An asset that scores high on uniqueness owns the brand linkage: its recognition is not shared with other brands.
Increase uniqueness: specificity
Merely showing the asset more often is of little help in building more uniqueness. As long as your competitors use similar assets in their marketing, they will have to share the territory in the customer's mind. The solution here is to hone the asset and thus make it more unique. You can address the original asset in two ways:
- Making it more distinctive
- Combine with other assets
Consider, for example, a brand asset such as color: a stand-alone color is difficult to make unique - there are simply too few colors in the pallet - but in combination with other colors or shapes you can create a highly unique overall picture.
IV.III. The Brand Asset Grid: from metrics to practice
When you want an overall view of the strength of your brand assets, the Fame and Uniqueness metrics provide a handy tool to oversee your assets at a glance.
The Brand Asset Grid shows Fame on the vertical axis and Uniqueness on the horizontal axis. This creates four quadrants, each with its own optimal practical route:
Use or lose (high fame, high uniqueness)
These assets make many buyers think of your brand, and rarely of other brands. These assets play a crucial role in the recognition of your brand. Nurture these assets and don't set them aside too easily.
Investment potential (low fame, high uniqueness)
A minority of category buyers link this asset to your brand, but those that do link exclusively to your brand. So, the asset shows great potential, but could still benefit from more and broader exposure among a larger audience.
Avoid solo use (high fame, low uniqueness)
Many category buyers associate this asset with your brand, but at the same time with many other brands. They symbolize the overall category more than a single specific brand. The solution is not to use these assets stand-alone, but to make them more unique by always showing them combined with other assets. For example, only the color does not make a brand recognizable, but the combination of shape and color immediately evokes the right association.
Ignore or test (low fame, low uniqueness)
These assets are currently of little value to your brand. If the asset has been around for years, this is a sign that it can be replaced without any problems (ignore). If the asset is new, it is a sign that it needs further research to establish its potential (test).
Do you want to know how your brand assets score in this matrix? We've got you covered via our specialised Brand Assets Research toolkit.
V. Types of Brand Assets
Brand assets come in many shapes and sizes. Literally, any sensory cue that can be used by your brand on a consistent basis is a suitable candidate. Below, we list the most common brand assets.
When thinking of typical brand assets, we are quick to jump to color: McDonald's yellow, Coca-Cola red, and Cadbury purple. And while color can leave a strong mark on the attractiveness and experiential value of these brands, a stand-alone color is rarely a distinctive brand asset. The reason lies in the lack of uniqueness: the handful of possible colors are shared by a huge number of brands, often even within the same category. And looking for distinction in a specific hue is often out of the question; few people can spontaneously see the difference between McDonald’s and Coca-Cola’s shades of red.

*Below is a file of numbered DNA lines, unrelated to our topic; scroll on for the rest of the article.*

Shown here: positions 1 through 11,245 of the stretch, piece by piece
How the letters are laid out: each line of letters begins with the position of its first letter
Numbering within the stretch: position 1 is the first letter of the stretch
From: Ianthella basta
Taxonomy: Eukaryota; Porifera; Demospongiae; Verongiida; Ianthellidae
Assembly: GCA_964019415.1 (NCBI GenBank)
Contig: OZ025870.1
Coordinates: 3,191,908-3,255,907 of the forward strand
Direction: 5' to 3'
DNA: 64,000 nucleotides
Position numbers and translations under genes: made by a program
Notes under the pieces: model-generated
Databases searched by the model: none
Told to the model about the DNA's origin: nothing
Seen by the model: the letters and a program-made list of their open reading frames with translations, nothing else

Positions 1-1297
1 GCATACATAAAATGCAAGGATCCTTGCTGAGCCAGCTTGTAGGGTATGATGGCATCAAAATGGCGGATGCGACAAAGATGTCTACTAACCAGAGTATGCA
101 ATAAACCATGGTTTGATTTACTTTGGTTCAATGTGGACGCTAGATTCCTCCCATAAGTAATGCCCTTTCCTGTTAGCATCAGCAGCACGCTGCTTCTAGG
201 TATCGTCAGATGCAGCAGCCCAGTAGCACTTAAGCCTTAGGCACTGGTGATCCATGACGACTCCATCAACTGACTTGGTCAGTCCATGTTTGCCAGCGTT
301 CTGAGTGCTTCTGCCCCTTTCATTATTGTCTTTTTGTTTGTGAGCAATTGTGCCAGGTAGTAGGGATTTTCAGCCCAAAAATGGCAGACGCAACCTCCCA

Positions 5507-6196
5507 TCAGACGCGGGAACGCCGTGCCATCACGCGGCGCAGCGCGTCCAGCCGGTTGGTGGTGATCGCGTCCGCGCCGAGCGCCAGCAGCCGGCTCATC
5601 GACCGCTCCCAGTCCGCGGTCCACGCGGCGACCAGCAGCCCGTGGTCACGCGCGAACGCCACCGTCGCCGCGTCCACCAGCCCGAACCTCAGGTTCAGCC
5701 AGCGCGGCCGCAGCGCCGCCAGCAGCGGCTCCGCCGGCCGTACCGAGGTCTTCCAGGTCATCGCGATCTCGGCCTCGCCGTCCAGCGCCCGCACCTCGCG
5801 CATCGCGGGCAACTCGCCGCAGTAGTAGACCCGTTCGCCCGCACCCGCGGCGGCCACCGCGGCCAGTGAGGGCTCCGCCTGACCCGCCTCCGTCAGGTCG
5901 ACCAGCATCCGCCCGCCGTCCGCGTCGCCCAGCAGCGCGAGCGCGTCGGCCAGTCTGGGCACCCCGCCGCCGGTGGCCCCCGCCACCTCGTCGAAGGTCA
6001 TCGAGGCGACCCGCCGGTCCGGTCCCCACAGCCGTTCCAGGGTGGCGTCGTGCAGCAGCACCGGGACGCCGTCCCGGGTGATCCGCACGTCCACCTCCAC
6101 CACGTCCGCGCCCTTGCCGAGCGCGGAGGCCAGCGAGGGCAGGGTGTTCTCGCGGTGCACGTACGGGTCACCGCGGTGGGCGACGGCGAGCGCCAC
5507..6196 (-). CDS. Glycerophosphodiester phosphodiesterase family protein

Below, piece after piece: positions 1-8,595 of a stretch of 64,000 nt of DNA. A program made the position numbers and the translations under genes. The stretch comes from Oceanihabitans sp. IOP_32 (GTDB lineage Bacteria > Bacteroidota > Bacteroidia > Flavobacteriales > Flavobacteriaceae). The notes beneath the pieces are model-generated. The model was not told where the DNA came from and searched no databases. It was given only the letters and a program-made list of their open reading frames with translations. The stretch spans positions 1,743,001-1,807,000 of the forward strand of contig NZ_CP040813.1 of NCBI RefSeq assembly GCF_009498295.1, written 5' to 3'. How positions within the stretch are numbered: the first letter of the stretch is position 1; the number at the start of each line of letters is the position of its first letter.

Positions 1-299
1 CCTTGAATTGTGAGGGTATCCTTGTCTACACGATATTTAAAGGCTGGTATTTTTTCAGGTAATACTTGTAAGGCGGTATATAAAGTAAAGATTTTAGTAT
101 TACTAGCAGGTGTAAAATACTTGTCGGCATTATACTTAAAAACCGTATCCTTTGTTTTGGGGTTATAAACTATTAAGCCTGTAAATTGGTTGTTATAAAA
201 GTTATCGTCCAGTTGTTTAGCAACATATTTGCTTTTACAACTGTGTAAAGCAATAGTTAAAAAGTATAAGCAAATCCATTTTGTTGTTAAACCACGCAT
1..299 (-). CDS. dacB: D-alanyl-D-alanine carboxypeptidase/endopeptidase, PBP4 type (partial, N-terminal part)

So, color mainly plays a role as a supporting brand asset in combination with more unique brand assets like shape and typography. Color can also be combined with other secondary colors for a stronger - but still not too strong, on itself - recognizability.
Forms are one of the most important brand asset categories in that they can quickly reach high levels of fame and uniqueness. From Nike's swoosh to ‘WC-Eend’s’ recognizable packaging shape.
The effective usage of shapes can be found in logo design (the bite from the Apple logo), supporting symbols (the Kellogg’s rooster), and finally, the product or packaging shape itself (the Coca-Cola bottle).
When we think of brand assets we often think of visual cues, but in principle, there are assets conceivable for every sense. Jingles are through the combination of sound and (optionally) speech extremely suitable to build distinctive brand assets.
The textual extension of the jingle is the slogan, which plays a key role in both advertising and on-pack communication. Slogans also have a high potential for gaining fame and uniqueness, provided the imagination of the creator actually breaks new ground.
Music has the potential to become a strong brand asset, as long as it is used exclusively by one brand. A brand that uses popular songs in its commercial therefore only contributes sparsely to recognition with its choice of music. Therefore, large successful brands prefer to compose their own music, so that each note contributes maximally to the value of their brand asset portfolio.
V.VI. Celebrities and characters